How did you explain your condition to your young children?

Hi everyone,

I'm hoping you can all be of assistance. I've had an email from a lady who was recently diagnosed with lupus, and is having trouble helping her young children understand her condition. One is 3 and one is 7. I was hoping that some of you that might have explained lupus to your children might be able to share tips that worked well for you?

If we receive some really good tips, then we might even be able to use them in a new leaflet.

6 Replies

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  • Hi Paul, with my grandson who is six I just say that I have sore joints sometimes and sometimes am a little weak. He knows what joints are and I show him. We make light of it when I say that I cannot jump on the spot and I pretend to get him to teach me. Now my meds have helped I can do this and he will say I am getting stronger. If he sits next to me I say oh that helps because the heat off your body helps my joints. He also rubs his hands on mine and I say of that's great. Kids pick up things quick he will say...You can't run granny can you. I always say not now but I have my medal to show you from my half marathon, my badminton trophy and my learning to ski certificates. We try to focus on what I can do well like swimming, spending time with him etc. So he just thinks my joints and muscles get a bit sore because I'm older (51) but this explanation suits and not many other questions are asked. There are so many things we can do that the things I can't do seem really insignificant to him and me. I hope this helps a bit.

  • My children are 7 and 4 years. As they have got older they have noticed that on certain days im in pain and sometimes cry out in pain when moving or getting up from a chair etc and my son asks me whats wrong mum? I was just honest with them and told them some days mummy is sick and her bones are achy, tired and sore. Ive shown them my rashes and the creams i apply. My husband also tells the kids mummy needs to rest now shes very tired and if she doesn't go to bed she will get sick. They are also aware of my medication and know i take meds every morning (mummy's vitamins) to keep mummy better. My eldest son even tries to help me up the stairs when I'm sore which he enjoys because he feels he is helping me. On my good days of course i play with them and try to do normal things. They are also good at tidying up after themselves etc lA fellow lupie friend advised me to be honest with them as her own children grew up knowing about her condition and they never expected too much from her physically and as they got older they were a great help to her and now fully understand her capabilities. My lupus is quite severe and i have organ involvement so it has affected my whole life now. I do feel bad though when i cant get out and my kids are stuck at home but i do try to keep everything as normal as possible. Its better the kids are aware from an early age and they will grow up understanding mummy's illness better. Hope this helps.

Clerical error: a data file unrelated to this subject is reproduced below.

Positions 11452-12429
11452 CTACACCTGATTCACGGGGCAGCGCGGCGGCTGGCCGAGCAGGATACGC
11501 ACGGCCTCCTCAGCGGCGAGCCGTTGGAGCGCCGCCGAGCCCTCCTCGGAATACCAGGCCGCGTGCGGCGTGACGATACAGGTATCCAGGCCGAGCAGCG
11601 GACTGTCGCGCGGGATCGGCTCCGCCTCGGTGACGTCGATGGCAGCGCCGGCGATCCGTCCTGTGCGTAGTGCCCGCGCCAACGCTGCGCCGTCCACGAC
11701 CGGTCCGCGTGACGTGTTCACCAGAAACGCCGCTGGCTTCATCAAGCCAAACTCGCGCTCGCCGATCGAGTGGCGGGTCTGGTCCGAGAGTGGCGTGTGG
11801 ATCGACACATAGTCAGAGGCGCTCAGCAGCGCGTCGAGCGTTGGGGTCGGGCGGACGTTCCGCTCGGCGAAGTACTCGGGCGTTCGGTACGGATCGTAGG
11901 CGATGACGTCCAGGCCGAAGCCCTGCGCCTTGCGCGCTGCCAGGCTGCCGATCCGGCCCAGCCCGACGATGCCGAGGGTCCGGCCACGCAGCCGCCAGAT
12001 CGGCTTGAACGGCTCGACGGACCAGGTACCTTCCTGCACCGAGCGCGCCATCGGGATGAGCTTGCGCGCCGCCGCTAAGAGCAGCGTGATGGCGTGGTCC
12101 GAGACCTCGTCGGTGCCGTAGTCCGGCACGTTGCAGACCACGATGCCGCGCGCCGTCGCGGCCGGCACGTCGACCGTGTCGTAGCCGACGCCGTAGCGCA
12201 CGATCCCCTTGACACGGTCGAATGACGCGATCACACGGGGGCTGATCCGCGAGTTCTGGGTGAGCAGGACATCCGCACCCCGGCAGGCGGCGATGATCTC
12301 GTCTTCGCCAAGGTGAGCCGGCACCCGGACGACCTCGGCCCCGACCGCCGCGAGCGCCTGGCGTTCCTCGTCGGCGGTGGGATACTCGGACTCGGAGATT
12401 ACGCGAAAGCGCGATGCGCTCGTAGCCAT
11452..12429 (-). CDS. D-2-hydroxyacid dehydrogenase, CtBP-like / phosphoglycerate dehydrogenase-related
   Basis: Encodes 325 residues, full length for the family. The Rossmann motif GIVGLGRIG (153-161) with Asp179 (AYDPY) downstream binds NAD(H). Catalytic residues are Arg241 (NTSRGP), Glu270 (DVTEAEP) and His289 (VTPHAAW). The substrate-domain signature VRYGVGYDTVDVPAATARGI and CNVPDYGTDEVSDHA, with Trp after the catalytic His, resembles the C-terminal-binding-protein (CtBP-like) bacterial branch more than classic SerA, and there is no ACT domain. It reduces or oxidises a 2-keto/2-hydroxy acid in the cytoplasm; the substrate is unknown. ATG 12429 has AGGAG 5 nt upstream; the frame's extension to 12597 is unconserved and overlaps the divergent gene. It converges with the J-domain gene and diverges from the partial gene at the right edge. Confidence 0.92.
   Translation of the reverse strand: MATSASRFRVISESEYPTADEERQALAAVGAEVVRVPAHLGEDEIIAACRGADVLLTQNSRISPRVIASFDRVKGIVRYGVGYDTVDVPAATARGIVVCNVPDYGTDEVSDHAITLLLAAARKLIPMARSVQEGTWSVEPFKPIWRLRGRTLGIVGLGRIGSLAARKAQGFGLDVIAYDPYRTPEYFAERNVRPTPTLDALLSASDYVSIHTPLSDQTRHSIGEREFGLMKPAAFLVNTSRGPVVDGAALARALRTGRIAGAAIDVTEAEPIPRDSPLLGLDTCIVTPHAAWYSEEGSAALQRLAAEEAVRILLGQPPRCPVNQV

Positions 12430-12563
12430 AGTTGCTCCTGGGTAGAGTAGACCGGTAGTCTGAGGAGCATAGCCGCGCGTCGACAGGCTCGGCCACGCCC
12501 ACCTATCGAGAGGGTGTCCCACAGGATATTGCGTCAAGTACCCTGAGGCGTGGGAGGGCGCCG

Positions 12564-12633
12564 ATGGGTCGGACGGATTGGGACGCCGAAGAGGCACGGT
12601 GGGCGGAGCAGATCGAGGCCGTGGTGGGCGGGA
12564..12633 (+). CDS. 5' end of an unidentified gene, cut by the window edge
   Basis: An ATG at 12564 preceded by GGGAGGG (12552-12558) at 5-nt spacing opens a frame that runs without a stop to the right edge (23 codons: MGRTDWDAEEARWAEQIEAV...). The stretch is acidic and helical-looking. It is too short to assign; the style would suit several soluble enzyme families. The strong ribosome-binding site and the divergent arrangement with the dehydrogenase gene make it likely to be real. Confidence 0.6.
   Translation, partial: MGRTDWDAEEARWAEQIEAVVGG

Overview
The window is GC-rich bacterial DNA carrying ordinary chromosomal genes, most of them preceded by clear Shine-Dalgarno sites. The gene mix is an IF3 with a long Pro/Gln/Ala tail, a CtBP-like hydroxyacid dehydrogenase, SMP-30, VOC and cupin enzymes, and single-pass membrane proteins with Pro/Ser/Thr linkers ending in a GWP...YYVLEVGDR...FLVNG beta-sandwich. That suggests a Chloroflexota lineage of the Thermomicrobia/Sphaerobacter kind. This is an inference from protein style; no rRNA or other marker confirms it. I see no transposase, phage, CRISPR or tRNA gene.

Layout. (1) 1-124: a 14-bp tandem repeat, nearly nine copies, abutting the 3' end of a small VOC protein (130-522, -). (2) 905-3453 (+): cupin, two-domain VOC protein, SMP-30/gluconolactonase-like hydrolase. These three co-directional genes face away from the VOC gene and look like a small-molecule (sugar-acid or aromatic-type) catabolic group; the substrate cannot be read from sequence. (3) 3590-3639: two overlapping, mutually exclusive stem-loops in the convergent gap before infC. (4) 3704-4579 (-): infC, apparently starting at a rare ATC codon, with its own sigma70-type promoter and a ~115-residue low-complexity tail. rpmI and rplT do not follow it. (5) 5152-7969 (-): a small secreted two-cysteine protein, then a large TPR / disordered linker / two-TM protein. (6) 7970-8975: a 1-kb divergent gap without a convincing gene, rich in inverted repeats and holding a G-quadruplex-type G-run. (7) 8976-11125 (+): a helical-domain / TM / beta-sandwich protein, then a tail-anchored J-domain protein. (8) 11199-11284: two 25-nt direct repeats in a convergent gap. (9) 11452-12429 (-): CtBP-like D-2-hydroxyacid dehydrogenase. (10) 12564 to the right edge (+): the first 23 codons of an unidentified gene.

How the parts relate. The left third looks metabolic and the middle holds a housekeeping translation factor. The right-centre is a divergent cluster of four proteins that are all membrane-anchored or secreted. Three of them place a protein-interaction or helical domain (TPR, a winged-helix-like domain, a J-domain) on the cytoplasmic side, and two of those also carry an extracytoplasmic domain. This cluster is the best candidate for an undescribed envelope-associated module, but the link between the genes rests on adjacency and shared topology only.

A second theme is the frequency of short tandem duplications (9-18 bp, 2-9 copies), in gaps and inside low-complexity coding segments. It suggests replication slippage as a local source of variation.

• Hi Paul, My son is 9 and I was diagnosed with lupus a year ago although I was sick for a good year before a diagnosis which was really hard trying to explain as I didn't know myself. When I first got diagnosed I told my son that I had something called lupus and that their was nothing to make it go away completely but the Dr's would try different tablets to kick its butt. On bad days which outweigh the good days I tell him my lupus is trying to kick my butt today and soon my tablets will be kicking lupuses butt and that I should feel better soon. I try to keep it as light as possible but it is very hard and I feel nothing but empathy for any other mother going through the same. I hope this is of some help.

  • Hi Paul

    I was diagnosed19 years ago and had a daughter 13.5 years ago. I've always told her from being tiny that there are some things that mummy can't do and days when she feels really ill. Best advice to get children to cope and understand is compromise. If feeling good do something they enjoy (trip out, go to park) but theysoon uunderstand that on ba days that mummy is slower today and can't do much. Besf advice - don't hide it from them.

  • Hi Paul

    I told my daughter when she was 8 she is now 25 that my red cells were cowboys and my white cells were indians when i had a flair up i use to tell her the indians were fighting each other causing me to be unwell. Of course as she grew older I explained more

  • I have tried to be honest with my son who is 8, but to be honest nothing seems to help! I have been in hospital 3 times within the space of a year and it has really affected him. He has become very clingy, and moany, he doesn't want to leave my side, I have to leave him at school crying, he won't go off and do things with family, and of course this is exhausting for me :( He thinks I am going to die, and gets really tearful about it. I don't know what to do about it, its really upsetting x

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